12. Gosh, what a story you’ve lived and I am in bye of your strength and determination to change despite the abuse you were suffering. Your life story reads like a novel, and I’m so sorry you had to go through it but you’ve also shown that you can change, that no one has the right to abuse or bully another human being and that something amazing can come reno something so awful
    John sounds amazing. Xx

    1. Thanks Tracey. It has been a crazy life and I have so much to write. I think it would make a good novel.

  13. It must have seemed idyllic living on a tropical island like that and how horrifying for it to have all gone so wrong. No-one should have to go through that treatment. So glad you are free and safe now.

  14. What a beautiful post, Angela. Thank-you for being brave and sharing part of your story. I too was in an abusive marriage for more years than I care to admit. Just like yours it starts slowly, gradually .. you think “If I do this, it will be better” It’s not. “If I do that, it will be ok” It’s not. I know the guts it takes to leave and I applaud you for it. There are indeed good men in this world, and I’m so glad you found someone who loves both you and Sylvia. x

    1. Thanks Alison. It’s true, you do hope and pray they will change and it is so hard but it always happens over and over.

  15. This was awful to read and made me think of my older children’s dad. He wasn’t physically abusive but he scared me and I think there was the potential as he used to hit furniture and walls. He couldn’t cope with not being my priority and had mental health issues. He threatened suicide many times so I felt trapped.
    I am lucky enough that he moved away and has cut off all contact, he refuses to pay any child support and leaves a job as soon as any orders are organised.
    I am incredibly lucky that I have found my new partner Chris. He finds it tough being a dad but is brilliant and now they think of him as their real dad

  16. It sounds like you have found a great father for Sylvia. My eldest’s dad was very violent too and made our life hell for years, I was so glad when I left him and met someone else many years later who is like a father to my daughter x

  17. Oh Angela… Thank you so much for sharing your story. You have been through so much. I am so so happy you managed to get away from that awful man. He was an absolute monster and his mum sure sounds like a woman who would raise an abuser. God is good and He looked after you <3 I am so happy you now have a happy marriage and your gorgeous girl has the best daddy. So incredibly proud of you! You're one human human and super mumma!
    xox Nadia

  18. Sorry to hear what you had gone through, and so glad that now you have found the perfect man for your and your daughter.

  19. You have been through such a tough time, it’s hard to imagine how awful it must have been for you ๐Ÿ™ It’s pretty incredible that you had the strength to fight back and escape. Having a wonderful Dad for Sylvia must have meant so much to you after being treated so badly, I’m very glad that things have worked out for you.

  20. My gosh, you have been through SO MUCH. You are such a beautiful, brave woman.
    I truly hope you are proud of yourself as you are truly amazing.

    You’ve done so well for your daughter & your husband sounds amazing, perfect dad for Sylvia x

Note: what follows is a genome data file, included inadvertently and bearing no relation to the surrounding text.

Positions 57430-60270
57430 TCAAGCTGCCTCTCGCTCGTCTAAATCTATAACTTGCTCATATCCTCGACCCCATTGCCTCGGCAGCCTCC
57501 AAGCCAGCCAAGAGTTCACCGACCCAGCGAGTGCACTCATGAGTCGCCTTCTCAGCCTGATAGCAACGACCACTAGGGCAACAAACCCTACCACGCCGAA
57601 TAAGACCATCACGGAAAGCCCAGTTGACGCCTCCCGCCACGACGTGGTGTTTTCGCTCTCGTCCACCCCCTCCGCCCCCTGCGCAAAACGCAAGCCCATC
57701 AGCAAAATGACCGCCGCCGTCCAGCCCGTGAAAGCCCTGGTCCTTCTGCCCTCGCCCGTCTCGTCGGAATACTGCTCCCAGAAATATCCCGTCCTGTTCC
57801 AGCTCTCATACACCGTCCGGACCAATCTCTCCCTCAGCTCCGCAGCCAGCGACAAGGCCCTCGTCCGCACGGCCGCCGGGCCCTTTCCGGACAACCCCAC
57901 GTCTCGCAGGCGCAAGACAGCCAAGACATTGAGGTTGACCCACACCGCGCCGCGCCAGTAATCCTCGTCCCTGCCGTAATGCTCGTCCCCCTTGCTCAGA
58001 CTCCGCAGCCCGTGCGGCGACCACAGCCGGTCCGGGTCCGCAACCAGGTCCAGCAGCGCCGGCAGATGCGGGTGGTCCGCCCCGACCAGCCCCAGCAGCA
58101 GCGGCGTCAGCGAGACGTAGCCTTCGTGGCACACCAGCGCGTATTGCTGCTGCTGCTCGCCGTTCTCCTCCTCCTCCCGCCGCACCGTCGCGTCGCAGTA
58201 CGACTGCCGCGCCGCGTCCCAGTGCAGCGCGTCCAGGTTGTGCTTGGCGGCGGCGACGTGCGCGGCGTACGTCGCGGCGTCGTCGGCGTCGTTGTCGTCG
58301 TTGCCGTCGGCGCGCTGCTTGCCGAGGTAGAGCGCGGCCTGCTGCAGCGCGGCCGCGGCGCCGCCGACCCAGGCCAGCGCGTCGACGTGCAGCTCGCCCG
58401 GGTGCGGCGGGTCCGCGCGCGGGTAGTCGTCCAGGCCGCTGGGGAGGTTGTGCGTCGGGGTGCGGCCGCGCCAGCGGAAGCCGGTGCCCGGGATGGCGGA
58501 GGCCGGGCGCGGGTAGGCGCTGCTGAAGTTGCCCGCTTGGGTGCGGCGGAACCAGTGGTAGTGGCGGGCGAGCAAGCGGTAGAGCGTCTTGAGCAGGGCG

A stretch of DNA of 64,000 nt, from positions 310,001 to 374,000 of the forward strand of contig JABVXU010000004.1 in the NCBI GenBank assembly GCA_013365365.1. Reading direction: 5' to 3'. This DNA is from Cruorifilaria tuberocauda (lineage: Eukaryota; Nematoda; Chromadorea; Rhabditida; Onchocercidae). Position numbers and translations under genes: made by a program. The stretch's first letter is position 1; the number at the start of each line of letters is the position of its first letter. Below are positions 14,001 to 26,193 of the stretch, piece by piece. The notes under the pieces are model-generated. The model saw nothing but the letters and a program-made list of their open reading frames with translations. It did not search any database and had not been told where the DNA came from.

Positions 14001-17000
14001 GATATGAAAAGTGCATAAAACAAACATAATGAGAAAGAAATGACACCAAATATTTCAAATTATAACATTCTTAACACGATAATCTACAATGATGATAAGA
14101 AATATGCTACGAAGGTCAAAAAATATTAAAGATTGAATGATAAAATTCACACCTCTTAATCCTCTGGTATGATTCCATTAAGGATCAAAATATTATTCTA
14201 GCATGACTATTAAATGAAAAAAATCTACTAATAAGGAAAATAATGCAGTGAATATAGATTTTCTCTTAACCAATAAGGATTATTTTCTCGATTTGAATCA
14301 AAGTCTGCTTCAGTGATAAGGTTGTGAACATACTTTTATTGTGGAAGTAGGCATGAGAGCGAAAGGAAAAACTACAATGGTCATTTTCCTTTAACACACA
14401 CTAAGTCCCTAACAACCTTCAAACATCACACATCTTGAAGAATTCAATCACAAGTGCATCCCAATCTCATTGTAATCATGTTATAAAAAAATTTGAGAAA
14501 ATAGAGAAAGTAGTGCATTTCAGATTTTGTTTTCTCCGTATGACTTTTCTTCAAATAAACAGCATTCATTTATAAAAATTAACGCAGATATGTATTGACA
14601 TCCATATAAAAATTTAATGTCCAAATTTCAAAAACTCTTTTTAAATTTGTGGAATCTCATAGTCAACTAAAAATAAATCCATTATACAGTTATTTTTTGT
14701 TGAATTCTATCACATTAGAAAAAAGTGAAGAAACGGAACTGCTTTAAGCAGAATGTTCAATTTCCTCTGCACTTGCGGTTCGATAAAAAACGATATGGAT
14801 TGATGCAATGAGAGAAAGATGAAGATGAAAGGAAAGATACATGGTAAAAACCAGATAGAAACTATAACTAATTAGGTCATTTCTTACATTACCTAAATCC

1. Sadly there way too many single mums and not always through the fault of their own either. But with this post, it shows there is still hope out there.


  21. Such a lovely honest post! It’s horrible that you had to go through such a terrible thing but such a lovely ending! Really glad you, John and Sylvia are happy ๐Ÿ˜€

  22. Such a sad beginning and a happy ending. I am so happy for you and Sylvia and I am dmso glad you left thatvtixic relationship alive. Many are not so lucky

  23. oh Angela, I am so sorry you went through all of that! People on the outside always say – its easy just leave them,,, but when he’s isolating you from contact with the outside world, its hard to let anyone see or know what’s really happening! John sounds like a true gent and I am so happy you got the happily ever after that we all deserve!
    Thank you for sharing this with us at #TriumphantTales. I hope to see you back next week!

  24. I am so sorry this happened to you and your baby. It makes me so happy knowing you both survived and are thriving. I have adrenal deficiency too and it is awful, but it sounds like you have a phenomenal support system! Sending all loves and hugs to you and your new family!!

  25. Such an inspiring article for me! I have been to these situations and trust me you don’t want to face it again! so good to know that you are facing all these firmly. Good luck! god bless ๐Ÿ™‚

  26. You are strong and brave woman. This such another inspiring story to read! Many and are not so lucky, but the sad story has been done already, and the new beginning of your new life starts with john right now.

  27. it’s very weirdd my names sylvia and im part tongan and i kinda look like your daughter and i had a abusive story kinda thing too

  28. My Lord! I am emotionally affected by your story. Glad you got a chance to leave them behind. It’s a good fight, a fight not only for you but your daughter. I hope the women who went through this ordeal has the will to say enough. Bless you, Angela!

    1. It is a true and emotional story. I am glad we moved on but it is important to speak out about this.